Large dams pose threat to Brahmaputra dolphins

Noted dolphin expert Dr Abdul Wakid said the Brahmaputra river system in Assam is considered as one of the last refuges of the species unimpeded by dams in its sea-bound flow compared to the Ganga.

"But the situation will change once the dams come up on the river's tributaries and forerunners as proposed in Arunachal Pradesh and Meghalaya," Wakid, also the head of Aaranyak's Gangetic Dolphin Research and Conservation Programme, said.

In a recent survey conducted in the entire Brahmaputra river system, a team, led by Wakid, recorded the existence of 264 dolphins. Of them, 212 dolphins are in the Brahmaputra mainstream, 29 dolphins in Kulsi river and 23 in Subansiri river.

Among the 168 dams proposed to be built in the Northeast, the Lower Siang, Dibang, Lower Demwe, Lower Subansiri and Kulsi dams have been identified as the most threatening dams for the survival of Brahmaputra dolphins, Wakid pointed out.

Construction of dams causes major changes in flow regime, sediment load and water quality of running water besides degrading the dynamic attributes of downstream water and reduce the flow of sediments essential to the formation of stream channel islands and bars, Wakid said.

"Dams suppress natural fluctuations in flow and temperature which encompass optimum conditions for large number of aquatic organisms and the number of ecological niches for supporting diverse biotic communities is reduced," Wakid said.

The combination of these radical changes in environment and ecology downstream of the dams in all likelihood will affect the river dolphins by changing the type and seasonal availability of prey, changing the geomorphology of dolphin habitat and disrupting the natural flow regime of the river, he said.

The Siang, Dibang and Lohit rivers are the main water sources for Brahmaputra and its water flow level will fluctuate greatly when the proposed dams begin operation.

"These huge flow fluctuations will result in rapid unpredictable increases and decreases in depth and velocity. This will cause a reduction in fish diversity and abundance which in turn will affect the prey-base of dolphins and also the Brahmaputra riverine ecosystem," he pointed out.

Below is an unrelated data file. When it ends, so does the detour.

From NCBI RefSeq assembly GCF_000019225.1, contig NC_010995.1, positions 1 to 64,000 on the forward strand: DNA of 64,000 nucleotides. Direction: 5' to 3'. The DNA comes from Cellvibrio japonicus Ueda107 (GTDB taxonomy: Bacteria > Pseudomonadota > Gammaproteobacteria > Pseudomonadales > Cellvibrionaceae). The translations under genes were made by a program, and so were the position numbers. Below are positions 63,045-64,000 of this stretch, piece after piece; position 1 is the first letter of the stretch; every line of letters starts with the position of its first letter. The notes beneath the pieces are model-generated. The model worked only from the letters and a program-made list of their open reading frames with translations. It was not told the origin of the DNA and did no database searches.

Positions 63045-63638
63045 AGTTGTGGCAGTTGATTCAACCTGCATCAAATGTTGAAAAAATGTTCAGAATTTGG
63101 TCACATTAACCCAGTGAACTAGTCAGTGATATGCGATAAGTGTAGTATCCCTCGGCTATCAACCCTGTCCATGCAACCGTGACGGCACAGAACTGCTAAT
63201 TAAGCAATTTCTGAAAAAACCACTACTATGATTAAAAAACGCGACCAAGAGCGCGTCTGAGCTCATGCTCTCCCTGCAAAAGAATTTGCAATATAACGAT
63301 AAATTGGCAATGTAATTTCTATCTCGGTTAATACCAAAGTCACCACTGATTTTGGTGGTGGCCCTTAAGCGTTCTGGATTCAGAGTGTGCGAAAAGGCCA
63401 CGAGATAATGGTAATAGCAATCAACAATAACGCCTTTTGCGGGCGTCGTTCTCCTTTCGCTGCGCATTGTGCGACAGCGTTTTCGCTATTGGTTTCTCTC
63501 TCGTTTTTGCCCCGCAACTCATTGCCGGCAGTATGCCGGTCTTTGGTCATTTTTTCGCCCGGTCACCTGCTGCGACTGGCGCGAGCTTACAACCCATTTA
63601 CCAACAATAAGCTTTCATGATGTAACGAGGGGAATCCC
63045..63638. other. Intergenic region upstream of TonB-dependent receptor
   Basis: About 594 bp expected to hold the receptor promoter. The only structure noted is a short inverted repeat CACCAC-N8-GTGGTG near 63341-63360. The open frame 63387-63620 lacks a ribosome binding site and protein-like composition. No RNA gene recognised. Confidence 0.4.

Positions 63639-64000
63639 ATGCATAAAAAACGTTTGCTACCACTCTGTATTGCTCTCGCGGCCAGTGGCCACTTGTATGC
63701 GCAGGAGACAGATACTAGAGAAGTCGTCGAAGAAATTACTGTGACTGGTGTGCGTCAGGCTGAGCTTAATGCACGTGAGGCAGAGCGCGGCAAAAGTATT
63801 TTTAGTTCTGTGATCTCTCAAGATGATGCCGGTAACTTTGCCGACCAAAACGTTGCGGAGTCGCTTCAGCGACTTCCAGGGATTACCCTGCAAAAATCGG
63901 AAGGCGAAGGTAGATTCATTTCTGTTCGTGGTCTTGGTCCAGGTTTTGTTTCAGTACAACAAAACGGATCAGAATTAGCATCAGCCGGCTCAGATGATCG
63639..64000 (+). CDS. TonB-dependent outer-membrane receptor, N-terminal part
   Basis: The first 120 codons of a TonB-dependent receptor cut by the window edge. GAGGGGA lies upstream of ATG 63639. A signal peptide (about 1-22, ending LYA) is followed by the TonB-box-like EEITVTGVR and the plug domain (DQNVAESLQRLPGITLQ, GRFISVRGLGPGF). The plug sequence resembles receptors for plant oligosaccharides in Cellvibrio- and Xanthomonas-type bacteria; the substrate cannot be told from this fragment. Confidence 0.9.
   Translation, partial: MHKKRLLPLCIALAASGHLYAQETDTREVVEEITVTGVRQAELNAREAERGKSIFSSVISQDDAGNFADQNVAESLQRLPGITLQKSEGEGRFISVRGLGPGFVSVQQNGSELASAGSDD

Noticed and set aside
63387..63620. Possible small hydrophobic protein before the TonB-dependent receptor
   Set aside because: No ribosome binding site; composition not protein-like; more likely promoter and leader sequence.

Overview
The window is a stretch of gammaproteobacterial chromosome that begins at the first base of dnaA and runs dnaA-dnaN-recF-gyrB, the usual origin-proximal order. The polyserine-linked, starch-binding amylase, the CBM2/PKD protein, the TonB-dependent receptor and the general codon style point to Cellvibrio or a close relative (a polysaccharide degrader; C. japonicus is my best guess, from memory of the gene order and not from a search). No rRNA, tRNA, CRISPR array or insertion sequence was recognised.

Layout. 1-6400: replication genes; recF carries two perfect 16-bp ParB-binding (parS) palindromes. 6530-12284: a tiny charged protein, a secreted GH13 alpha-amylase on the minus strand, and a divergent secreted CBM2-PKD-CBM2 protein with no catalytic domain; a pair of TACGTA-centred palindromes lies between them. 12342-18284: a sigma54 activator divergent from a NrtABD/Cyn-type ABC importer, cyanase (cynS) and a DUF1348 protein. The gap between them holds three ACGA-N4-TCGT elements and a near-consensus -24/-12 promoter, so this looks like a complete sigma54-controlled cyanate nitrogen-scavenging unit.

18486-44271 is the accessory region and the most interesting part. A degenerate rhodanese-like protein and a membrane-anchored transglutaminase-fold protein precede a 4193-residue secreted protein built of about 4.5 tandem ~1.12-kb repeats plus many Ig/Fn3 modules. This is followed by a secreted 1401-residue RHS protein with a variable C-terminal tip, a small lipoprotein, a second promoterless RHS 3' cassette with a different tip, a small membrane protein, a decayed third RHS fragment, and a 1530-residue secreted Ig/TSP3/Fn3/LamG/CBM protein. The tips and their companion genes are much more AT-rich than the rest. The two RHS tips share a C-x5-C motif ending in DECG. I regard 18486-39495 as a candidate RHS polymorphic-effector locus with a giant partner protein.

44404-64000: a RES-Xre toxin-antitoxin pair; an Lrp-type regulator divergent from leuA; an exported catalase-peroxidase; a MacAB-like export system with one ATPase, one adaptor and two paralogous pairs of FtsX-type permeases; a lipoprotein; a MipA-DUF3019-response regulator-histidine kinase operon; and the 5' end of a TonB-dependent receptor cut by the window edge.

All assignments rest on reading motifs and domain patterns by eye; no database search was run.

Construction of the proposed dams may reduce the upstream distribution of dolphins in the concerned rivers and block any upstream migration.

The most relevant example is the Ranganadi river of Assam's Lakhimpur district which reduces the summer distribution of river dolphins in this river by about 30 KMs, Wakid said.

"Therefore, a detailed study, including the seasonal movement pattern of dolphins in these rivers, is essential but it has been observed that no such detailed studies on river dolphin distribution, movements or migration were conducted during the preparation of Environmental Impact Assessment (EIA) reports for these dams," Wakid said.

He suggested that the Environment Ministry should prioritise assessing the impact of these dams on the river dolphins, which is categorised as Schedule-I species under the Wildlife Protection Act, 1972, until which clearances should not be granted.

"In cases approval has been granted without such studies, clearances should be suspended until comprehensive studies are completed," he said.

"Due to the multiple proposed dams in each of these rivers, the cumulative impact of these dams in each river and the Brahmaputra as a whole may create havoc to entire aquatic eco-system of Brahmaputra.

"Therefore, we strongly recommend that a river basin planning approach, including cumulative impact assessment studies in advance, need to be developed for the better future of the dolphins as well as Brahmaputra riverine ecosystem," Wakid said.

Comments (+)